Nassella tenuissima, Mexican feather grass, (formerly known as Stipa, a name I prefer) grows happily in my garden both in the ground and in containers. The overall effect reminds me of fine green and straw colored hair. Its size, to about 2' tall in bloom, makes this clumper easy to use in small gardens.
Two ornamental grasses that I have not grown but hear glowing reports about are Schizachyrium scoparium 'The Blues,' a selection of the native little bluestem and Sporobolus heterolepis, prairie dropseed, a native to North American prairies that forms a 15" tall mound. Tiffany Jones of McMahan's considers Schizachyrium "the best grass they sell" for its blue foliage, purple tones in the fall and its upright habit with no flopping.
Prairie dropseed starts out glossy green in the summer but come fall it turns a deep orange before fading to light copper in winter. The delicate flowers are held high on stalk to about 30”’s. A clumper, this low-maintenance grass tolerates a range of soil types and is known to be long-lived and low maintenance.
No matter what the season, ornamental grasses add their own special beauty to the garden, whether you grow them on their own, or in combination with other grasses, perennials, conifers, trees and shrubs.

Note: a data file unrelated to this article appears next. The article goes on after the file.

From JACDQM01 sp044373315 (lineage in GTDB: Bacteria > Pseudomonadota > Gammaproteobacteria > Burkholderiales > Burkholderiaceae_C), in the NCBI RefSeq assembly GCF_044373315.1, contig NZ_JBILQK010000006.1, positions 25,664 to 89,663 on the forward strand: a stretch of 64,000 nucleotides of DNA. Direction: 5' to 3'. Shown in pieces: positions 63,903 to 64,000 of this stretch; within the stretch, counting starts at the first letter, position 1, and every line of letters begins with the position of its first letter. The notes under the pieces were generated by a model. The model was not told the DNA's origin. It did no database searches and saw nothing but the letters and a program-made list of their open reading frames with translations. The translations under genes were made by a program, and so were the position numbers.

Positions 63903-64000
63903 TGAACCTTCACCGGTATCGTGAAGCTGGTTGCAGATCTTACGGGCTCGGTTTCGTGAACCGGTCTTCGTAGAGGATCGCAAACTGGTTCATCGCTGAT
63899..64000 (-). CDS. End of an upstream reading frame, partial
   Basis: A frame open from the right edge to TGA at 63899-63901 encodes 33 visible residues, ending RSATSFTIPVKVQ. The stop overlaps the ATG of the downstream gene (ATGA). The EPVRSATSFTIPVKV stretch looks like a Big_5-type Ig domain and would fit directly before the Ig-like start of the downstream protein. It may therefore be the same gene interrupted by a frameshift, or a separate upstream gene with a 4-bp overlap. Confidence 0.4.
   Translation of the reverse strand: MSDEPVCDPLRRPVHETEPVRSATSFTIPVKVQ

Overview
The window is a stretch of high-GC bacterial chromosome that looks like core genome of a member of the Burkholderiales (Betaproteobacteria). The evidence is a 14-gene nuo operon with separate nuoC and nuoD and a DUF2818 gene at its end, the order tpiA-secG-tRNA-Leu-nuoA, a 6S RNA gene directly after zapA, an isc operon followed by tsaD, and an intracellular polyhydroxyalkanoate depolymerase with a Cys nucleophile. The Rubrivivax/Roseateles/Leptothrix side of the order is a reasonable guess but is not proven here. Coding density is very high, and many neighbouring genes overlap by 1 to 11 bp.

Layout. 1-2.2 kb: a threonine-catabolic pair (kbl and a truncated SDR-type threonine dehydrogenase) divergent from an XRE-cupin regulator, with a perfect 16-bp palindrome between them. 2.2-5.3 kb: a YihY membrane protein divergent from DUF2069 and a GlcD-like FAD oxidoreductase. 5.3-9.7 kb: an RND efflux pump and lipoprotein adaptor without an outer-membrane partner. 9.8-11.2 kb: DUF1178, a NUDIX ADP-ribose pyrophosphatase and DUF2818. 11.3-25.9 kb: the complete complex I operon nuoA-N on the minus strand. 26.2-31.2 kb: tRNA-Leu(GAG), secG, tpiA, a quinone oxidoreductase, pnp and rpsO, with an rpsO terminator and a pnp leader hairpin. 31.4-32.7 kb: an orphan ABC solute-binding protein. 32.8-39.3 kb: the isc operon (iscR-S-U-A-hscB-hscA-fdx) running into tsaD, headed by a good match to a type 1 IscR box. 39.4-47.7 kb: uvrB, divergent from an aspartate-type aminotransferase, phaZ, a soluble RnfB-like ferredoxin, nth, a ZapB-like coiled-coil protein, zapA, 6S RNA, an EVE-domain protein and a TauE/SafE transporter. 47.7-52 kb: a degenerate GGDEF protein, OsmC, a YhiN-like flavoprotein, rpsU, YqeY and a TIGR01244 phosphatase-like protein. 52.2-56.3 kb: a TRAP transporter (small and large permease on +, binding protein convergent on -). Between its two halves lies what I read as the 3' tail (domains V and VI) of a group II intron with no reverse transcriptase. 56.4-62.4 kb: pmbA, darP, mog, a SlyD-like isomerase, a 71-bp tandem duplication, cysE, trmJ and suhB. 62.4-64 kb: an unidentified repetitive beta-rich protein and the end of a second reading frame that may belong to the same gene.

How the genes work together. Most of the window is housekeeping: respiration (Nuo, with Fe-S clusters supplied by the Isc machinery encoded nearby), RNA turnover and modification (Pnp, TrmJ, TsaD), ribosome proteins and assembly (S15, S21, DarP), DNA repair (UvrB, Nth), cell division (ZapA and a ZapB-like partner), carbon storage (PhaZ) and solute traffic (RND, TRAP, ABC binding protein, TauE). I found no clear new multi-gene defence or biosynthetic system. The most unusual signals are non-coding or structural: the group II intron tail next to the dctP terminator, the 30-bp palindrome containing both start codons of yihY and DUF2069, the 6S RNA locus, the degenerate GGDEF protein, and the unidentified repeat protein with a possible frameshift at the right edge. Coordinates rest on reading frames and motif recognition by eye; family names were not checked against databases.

Mexican feather grass
Botanical name: Nassella tenuissima
About the plant: Delicate and airy, Mexican feather grass grows 2 ½' tall and 2' wide. Even the slightest breeze causes this grass to move.
Use in the garden: Plant it in masses with perennials like sedums and asters or as an accent with conifers or roses. Use it for a groundcover or to control erosion on steep banks.
Planting and care: Plant this grass in full sun in a well-drained soil. Use a rake to remove dead parts of the plant in late winter or early spring. Otherwise leave it alone.
Source: McMahan's Nursery, 5727 Cleveland Hwy., Clermont, GA 30527, 770-983-3666, www.mcmahansnursery.com
Erica Glasener is a horticulturist and host of "A Gardener's Diary" which airs at 6:30 a.m. Fridays on HGTV. For questions visit Erica Glasener's Web site and follow her on Twitter.